DANA LEE | STAFF REPORTER | email@example.com
Watch for the moments of pause in every Olympic game.
The silence that settles on air after the broadcaster speaks. The still in the arena before a buzzer accelerates a line of swimmers from their blocks. The second hand of a clock making its way around the circumference before music sets a gymnast on her routine. The hush falling from the crowd before the national anthem rings out over the podium of medal winners.
I watch for the moments of pause—a high jumper preparing to spring up and over the pole, my sense of awe growing as his body rises, twisting and contorting midair.
In the moments of pause, I allow myself to get struck by how athletically inadequate I feel watching the Olympics.
Simone Biles routinely manipulates the laws of physics, the effects of gravity seemingly non-existent on her 4-foot-9-inch frame. The 19-year-old has captivated the nation. She has a flip named after her. We twist our heads in attempt to follow the turns and arcs of her flips across the floor, on a beam or over a vault.
In comparison, the athletic career that spanned for most of my life seems to fall short, a realization no less painful than the bruises an athlete sustains after stumbling across the last hurdle.
Most college students can say the same of their athletic abilities. High school medals hang on bedroom walls at home, but it’s hard to identify anything tangible outside of the memories. We were the football players under the Friday night lights or the cheerleaders launched into the air. But Biles was on a different track.
“I was missing out on public school and going to the football games, prom or homecomings,” Biles told ABC News. “But I’ve been to three World Championships … so, I think it’s like a win-win.”
While our chance to compete in Rio has certainly passed, the prospect of our body suddenly gaining an elite level of talent in an Olympic sport is slim.
Instead, we fill the sidelines, contributing to viewership ratings and adding popular Olympic hashtags to our tweets.
We watch Katie Ledecky break her own world record in the 800-meter freestyle. We watch the 19-year-old accept the gold medal and silently wonder if she keeps her high school medals in her bedroom at home, where they collect dust the way ours have.
Do the Olympic medals come to college with her as dorm room decor? Gold paper weights? A set of silver table coasters? Deep down, we want to know if Ledecky is just like any other 19-year-old.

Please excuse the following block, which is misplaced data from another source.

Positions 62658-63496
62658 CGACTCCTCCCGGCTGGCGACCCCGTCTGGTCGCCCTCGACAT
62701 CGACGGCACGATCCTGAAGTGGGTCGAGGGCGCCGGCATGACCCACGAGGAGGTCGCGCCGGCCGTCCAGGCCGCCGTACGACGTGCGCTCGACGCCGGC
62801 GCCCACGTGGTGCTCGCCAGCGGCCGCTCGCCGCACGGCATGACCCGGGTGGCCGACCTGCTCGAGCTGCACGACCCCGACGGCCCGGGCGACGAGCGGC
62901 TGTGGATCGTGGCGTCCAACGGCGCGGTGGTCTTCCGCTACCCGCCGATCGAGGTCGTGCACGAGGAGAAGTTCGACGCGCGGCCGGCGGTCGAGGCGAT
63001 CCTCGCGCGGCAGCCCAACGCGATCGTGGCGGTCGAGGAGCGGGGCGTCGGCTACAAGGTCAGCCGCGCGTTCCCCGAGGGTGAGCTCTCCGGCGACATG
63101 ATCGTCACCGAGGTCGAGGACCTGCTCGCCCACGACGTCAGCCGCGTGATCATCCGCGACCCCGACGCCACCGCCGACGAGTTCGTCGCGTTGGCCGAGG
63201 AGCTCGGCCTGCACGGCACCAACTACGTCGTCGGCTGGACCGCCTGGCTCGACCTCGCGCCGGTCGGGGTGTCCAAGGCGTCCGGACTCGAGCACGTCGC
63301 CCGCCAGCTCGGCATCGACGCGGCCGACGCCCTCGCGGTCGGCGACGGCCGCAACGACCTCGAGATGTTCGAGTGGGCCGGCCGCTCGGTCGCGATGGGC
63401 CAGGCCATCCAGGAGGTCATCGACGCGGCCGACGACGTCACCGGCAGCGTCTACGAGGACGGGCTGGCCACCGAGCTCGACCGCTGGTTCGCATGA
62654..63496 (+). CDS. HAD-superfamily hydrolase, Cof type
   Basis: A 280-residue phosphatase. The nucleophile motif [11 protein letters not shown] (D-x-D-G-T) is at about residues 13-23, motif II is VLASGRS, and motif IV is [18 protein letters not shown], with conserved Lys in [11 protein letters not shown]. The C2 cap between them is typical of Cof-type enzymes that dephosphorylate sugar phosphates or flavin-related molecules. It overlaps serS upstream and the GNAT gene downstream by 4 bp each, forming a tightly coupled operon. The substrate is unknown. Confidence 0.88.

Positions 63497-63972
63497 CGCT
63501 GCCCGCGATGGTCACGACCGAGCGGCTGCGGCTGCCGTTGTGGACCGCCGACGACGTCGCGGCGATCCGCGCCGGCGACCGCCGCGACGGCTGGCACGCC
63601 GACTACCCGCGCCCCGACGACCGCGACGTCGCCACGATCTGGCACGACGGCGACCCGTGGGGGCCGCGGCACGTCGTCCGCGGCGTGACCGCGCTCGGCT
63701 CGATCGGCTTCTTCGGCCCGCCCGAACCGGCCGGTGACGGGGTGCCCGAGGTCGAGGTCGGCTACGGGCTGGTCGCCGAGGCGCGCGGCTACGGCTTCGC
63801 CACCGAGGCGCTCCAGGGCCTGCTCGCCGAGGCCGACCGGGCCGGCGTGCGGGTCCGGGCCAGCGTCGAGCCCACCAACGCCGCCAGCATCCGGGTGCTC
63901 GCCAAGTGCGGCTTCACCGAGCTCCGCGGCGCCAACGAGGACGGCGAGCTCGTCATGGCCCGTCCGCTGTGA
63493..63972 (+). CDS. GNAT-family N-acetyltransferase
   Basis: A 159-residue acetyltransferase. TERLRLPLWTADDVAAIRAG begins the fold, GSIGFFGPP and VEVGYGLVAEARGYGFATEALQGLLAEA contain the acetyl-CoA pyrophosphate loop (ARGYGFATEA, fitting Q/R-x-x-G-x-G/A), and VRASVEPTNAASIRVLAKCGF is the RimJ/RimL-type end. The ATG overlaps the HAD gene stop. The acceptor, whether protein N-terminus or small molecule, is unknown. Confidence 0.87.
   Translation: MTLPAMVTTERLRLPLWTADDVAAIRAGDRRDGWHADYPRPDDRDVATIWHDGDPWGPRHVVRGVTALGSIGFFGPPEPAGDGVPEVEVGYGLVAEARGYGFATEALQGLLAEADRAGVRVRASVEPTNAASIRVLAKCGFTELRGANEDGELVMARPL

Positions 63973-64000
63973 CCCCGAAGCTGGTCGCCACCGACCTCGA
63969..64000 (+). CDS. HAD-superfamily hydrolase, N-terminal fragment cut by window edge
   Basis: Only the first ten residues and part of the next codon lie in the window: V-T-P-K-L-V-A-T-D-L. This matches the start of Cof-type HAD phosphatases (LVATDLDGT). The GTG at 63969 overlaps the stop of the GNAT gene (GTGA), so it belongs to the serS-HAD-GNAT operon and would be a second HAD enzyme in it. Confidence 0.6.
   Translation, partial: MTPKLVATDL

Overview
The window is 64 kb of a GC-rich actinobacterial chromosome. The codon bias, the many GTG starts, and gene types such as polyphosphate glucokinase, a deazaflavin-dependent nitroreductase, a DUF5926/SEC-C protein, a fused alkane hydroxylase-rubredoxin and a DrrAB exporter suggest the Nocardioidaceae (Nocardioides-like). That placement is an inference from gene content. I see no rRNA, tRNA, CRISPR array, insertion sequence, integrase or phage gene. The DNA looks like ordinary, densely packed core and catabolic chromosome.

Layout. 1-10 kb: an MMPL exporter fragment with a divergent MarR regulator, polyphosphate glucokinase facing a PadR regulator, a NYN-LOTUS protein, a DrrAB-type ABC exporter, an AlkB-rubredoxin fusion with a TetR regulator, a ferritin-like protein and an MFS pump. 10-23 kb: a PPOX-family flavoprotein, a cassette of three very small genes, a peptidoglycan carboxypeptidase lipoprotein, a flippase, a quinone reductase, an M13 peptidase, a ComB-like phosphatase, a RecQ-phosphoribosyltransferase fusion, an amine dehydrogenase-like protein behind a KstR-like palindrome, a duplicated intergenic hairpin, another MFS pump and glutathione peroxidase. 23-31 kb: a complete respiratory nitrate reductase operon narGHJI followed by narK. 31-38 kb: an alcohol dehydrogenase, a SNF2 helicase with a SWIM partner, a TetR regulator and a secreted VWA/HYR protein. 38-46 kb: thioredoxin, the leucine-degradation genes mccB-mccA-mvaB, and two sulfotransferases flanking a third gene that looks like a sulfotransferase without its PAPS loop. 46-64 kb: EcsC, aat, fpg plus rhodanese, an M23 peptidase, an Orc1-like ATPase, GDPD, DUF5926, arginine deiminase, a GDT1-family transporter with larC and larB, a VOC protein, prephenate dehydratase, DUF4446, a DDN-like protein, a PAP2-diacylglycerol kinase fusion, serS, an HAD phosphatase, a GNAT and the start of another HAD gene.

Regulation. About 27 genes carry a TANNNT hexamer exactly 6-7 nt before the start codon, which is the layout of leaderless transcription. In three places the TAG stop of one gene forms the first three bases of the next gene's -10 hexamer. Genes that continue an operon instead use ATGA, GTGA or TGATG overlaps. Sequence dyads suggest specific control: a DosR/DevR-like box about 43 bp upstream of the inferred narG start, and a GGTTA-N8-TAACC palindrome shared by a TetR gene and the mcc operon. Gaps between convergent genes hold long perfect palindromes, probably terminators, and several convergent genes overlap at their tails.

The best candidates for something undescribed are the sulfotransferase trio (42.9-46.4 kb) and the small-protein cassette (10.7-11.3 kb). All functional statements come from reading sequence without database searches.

Butler swimmer Rachel Burke described watching the Olympics as Christmas morning. A swimmer like Ledecky only adds to the excitement.
“She’s a machine,” Burke said. “Even as a swimmer, I wonder how she does what she does.”
In wondering how she dominated field of world class competitors before turning 20, it’s easy to put into question what we have been doing with our lives and the value of our own athletic pursuits if not for a gold medal.
Recently someone asked me, “Did you watch the Olympic marathon?”
To be honest, the only marathon I watched was my summer marathon of the television show “Friends.” In the time Kenyan gold medalist Jemima Jelagat Sumgong ran 26.2 miles, I could watch six episodes of Friends.
If I really want to get into the Olympic spirit, I might throw “Seinfeld” into the mix and watch the episode where Jerry races down an alley against his old high school rival, the scene unfolding into a rough imitation of a 100-meter sprint down the track.
To say watching Jerry Seinfeld run is the same as watching Ashton Eaton compete in the decathlon is a stretch at best, and a generous one at that.
Intertwined with every Olympian’s practiced motion is evidence of the athlete defying the limits of human anatomy. That, above all else, is what separates us from them: our high school medals from Ledecky’s golds.
Every four years, we get to watch Olympians test the limits of the human body, asking their bodies to perform at a level we cannot reach. Despite what science says about all bodies being structurally similar, they are proof that someone who is 19-years-old can break her own world record. That someone can perfect all ten events of a decathalon.
In 2010, Eaton set the world record after winning the NCAA indoor heptathlon by scoring 6499 points.
“The beauty is the pursuit of the limit, not the limit itself,” Eaton told Runner’s World of his world record. “At least that’s what I hope people realize.”
Every four years, we come to that realization. We watch for the moments of pause where feelings of our athletic inadequacies begin to settle in. In that moment, we are able to appreciate the pursuit of human limits. In that appreciation, we learn not to reject where we fall short, but to embrace where the athlete has excelled.
There are moments of pause in every game. The longest pause is time spent waiting for the next Olympics. We might spend the next four years studying, graduating or starting a new career.
We spend the next four years in motion. But somewhere on the outskirts of our lives, an athlete will be pushing everything else aside to train. The rest of her life is on pause until her Olympics come.
And when they do, her life will set to play. And when everything in her life starts in motion, we will pause and watch.